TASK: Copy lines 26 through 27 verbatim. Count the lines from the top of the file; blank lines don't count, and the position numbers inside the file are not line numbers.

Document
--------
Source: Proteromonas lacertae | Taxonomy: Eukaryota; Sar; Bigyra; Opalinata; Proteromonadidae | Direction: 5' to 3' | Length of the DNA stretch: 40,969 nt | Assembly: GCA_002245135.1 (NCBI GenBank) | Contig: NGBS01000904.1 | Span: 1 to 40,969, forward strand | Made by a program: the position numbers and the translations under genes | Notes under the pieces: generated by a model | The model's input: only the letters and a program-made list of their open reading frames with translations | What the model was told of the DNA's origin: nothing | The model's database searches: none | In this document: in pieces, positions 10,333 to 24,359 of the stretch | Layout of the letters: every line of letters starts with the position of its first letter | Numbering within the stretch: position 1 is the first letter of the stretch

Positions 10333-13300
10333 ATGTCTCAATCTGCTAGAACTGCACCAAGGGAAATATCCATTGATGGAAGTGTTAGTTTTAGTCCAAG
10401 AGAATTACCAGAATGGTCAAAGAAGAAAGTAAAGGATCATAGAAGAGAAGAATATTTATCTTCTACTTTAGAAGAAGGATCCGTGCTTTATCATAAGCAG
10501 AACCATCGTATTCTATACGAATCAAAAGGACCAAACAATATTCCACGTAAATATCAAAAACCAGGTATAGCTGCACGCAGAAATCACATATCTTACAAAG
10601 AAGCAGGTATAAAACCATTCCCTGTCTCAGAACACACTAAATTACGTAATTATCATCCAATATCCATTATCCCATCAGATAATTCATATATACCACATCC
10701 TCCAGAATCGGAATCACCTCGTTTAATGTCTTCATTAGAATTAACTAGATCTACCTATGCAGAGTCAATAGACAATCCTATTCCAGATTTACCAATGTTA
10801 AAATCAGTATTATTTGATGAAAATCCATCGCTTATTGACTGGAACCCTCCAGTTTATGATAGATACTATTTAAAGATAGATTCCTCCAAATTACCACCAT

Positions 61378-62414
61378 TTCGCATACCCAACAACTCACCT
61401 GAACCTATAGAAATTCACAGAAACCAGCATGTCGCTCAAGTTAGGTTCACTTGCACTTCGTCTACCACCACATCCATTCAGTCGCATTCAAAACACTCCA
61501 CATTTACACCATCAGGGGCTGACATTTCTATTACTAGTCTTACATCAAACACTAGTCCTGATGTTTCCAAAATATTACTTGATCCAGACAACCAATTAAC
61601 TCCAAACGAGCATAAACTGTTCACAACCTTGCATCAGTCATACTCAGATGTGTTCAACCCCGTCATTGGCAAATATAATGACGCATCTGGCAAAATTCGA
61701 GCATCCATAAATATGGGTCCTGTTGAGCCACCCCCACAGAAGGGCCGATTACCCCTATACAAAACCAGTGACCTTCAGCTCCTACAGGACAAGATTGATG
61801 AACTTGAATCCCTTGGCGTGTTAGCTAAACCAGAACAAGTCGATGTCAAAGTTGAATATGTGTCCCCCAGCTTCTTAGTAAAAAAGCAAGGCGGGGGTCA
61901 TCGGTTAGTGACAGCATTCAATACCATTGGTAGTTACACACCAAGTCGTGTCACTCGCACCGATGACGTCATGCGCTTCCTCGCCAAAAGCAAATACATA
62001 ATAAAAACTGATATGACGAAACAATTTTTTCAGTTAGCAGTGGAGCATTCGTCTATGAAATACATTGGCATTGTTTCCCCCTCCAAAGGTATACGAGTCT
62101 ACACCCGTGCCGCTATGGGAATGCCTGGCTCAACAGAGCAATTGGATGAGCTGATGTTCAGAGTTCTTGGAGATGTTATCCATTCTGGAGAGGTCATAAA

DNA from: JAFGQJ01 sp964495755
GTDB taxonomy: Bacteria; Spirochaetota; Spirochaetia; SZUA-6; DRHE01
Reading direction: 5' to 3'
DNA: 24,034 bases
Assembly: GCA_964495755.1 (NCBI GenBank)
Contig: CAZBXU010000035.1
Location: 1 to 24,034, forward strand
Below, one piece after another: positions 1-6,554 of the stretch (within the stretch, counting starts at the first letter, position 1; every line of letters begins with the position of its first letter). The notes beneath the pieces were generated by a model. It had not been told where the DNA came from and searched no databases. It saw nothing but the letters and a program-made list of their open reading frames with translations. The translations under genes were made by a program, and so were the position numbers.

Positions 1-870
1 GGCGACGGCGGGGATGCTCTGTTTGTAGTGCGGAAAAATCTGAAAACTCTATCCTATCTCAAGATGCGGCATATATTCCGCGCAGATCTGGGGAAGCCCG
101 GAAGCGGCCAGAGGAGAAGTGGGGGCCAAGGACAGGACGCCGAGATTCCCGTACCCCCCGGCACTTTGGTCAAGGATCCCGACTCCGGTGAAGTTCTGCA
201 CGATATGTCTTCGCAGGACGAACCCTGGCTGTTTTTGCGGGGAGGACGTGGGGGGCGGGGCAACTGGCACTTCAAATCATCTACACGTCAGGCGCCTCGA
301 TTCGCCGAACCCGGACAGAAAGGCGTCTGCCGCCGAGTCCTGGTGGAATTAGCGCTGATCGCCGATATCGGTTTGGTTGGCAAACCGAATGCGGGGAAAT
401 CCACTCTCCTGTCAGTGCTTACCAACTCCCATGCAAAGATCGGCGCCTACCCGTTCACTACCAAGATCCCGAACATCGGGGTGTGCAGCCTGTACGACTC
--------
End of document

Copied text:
Below, one piece after another: positions 1-6,554 of the stretch (within the stretch, counting starts at the first letter, position 1; every line of letters begins with the position of its first letter). The notes beneath the pieces were generated by a model. It had not been told where the DNA came from and searched no databases. It saw nothing but the letters and a program-made list of their open reading frames with translations. The translations under genes were made by a program, and so were the position numbers.

Positions 1-870